So, that problems really are not with the supermarkets, although they are the carriers of all these strangely produced foods. The problem lies with the farms. The problem lies with the government's support of large agricultural farms which are owned by large corporations. People used to get their food from local farms, with untainted growing methods, but today these farms are being discouraged. They are being pushed out of the way by the large corporations who own these large agricultural farms.

   People today even make fun of farmers. They call them 'primitive' and try to communicate to others that they are outdated. These people tend to trust 'science' over years and years of proven methods. There is a kind of 'pride' that people have with associating with science and technology. We laugh at anything old fashioned, but we would be surprised at how much wisdom these old folks have!

   Let me give one more example. This is kind of funny (if any of my friends who are guilty of doing this, please realize that I think it is kind of funny and I am not using it to make fun of you!), but I have been making soap for many years. For a while, I used Dial soap because I heard it was good in clearing up diaper rashes. I reasoned that it should be good for my face because I still have a problem with acne. Well, I had a skin sore on my body and asked the doctor about it. He told me to stop using Dial and recommended that I use something mild. That was when I decided to make more homemade soap and use it. The sore cleared up and never came back. The doctor explained that the soap you buy in the stores has chemicals in it. I had no idea. But I have given soap to my friends and family, and occasionally someone will laugh and ask me why I am making soap when I could just buy it at the store!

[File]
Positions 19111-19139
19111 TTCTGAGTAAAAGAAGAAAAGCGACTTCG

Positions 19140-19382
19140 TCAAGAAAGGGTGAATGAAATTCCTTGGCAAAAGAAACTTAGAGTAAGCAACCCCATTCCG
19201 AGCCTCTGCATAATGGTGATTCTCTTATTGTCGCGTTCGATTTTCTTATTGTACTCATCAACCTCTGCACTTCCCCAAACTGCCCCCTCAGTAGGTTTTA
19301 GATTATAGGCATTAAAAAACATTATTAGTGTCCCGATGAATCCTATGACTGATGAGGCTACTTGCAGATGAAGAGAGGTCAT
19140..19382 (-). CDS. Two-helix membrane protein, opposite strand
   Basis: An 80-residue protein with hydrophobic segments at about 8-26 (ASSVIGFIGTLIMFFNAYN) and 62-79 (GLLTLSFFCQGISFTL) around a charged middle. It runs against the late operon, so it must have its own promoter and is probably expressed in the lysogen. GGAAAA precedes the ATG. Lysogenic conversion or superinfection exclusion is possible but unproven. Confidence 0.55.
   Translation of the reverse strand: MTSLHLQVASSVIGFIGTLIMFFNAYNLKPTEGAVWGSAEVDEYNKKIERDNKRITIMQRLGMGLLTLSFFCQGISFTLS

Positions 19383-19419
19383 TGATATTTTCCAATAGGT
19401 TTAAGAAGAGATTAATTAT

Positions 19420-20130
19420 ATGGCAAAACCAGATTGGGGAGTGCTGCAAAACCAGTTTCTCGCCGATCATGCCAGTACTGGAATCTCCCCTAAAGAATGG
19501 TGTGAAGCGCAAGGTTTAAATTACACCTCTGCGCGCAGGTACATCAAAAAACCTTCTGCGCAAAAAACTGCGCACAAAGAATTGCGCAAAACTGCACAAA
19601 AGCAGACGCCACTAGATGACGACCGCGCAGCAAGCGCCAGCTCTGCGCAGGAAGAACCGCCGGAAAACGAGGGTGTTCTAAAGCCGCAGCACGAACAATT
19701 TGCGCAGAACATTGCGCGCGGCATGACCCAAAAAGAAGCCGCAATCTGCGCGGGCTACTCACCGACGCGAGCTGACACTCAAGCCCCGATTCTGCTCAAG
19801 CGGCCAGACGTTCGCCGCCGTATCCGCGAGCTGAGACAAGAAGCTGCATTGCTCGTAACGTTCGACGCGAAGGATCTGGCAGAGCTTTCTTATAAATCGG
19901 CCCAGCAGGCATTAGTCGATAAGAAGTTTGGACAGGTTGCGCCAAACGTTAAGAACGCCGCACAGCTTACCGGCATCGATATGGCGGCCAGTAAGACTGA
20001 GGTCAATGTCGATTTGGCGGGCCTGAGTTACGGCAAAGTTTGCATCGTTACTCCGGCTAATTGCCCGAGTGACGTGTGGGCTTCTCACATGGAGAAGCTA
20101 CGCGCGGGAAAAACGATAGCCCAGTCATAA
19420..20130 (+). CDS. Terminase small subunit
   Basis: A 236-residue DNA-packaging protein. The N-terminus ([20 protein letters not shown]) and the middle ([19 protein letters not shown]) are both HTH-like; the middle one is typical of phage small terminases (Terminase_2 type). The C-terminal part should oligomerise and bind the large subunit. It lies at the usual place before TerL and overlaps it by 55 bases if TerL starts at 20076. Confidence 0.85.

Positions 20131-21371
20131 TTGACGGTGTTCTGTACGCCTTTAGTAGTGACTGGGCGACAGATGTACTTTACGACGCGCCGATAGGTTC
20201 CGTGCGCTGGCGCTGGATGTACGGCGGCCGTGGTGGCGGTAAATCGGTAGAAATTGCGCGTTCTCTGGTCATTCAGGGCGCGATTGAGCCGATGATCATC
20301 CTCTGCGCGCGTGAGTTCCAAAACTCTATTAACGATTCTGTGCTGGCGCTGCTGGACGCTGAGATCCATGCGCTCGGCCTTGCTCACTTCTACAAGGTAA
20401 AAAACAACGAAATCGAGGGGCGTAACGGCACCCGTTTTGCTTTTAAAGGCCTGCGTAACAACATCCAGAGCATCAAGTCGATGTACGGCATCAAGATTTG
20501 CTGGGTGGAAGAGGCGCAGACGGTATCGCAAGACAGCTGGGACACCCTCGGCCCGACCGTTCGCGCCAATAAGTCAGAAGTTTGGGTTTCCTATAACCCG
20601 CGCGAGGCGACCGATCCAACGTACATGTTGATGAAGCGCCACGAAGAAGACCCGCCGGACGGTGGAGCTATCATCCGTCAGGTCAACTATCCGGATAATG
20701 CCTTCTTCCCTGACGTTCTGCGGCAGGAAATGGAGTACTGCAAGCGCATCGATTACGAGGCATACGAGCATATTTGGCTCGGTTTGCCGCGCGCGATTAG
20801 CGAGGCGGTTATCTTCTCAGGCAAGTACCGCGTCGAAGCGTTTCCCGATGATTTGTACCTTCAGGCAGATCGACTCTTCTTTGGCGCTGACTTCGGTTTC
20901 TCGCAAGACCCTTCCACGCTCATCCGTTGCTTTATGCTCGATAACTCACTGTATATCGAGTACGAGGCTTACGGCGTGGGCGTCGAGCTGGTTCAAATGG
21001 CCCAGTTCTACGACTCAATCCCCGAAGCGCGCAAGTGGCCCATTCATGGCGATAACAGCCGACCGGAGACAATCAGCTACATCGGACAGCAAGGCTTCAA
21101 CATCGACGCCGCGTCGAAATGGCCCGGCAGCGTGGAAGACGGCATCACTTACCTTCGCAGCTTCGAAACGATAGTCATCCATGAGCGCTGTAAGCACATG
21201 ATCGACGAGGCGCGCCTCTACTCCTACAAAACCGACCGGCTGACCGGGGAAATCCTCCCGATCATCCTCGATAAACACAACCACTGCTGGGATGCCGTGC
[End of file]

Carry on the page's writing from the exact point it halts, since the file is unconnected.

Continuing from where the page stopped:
Large agricultural farms owned by corporations have to use antibiotics, growth hormones, and cannot allow their animals to roam. Local farms do not have to employ these means to grow good food. But we need local farms in every area to cover the people in all the places in our country.

    The Grocery store sells whatever people will buy. So, if we continue to buy Smithfield bacon or Tyson's chicken, the store will continue to sell those items. But if we ask for organic, free-roaming meat that doesn't have growth hormones or antibiotics in them, then the stores will carry those items as well. The stores will be successful as they sell the items that people will buy. So, let's invest in the food that we eat and the food that we want our local supermarkets to carry.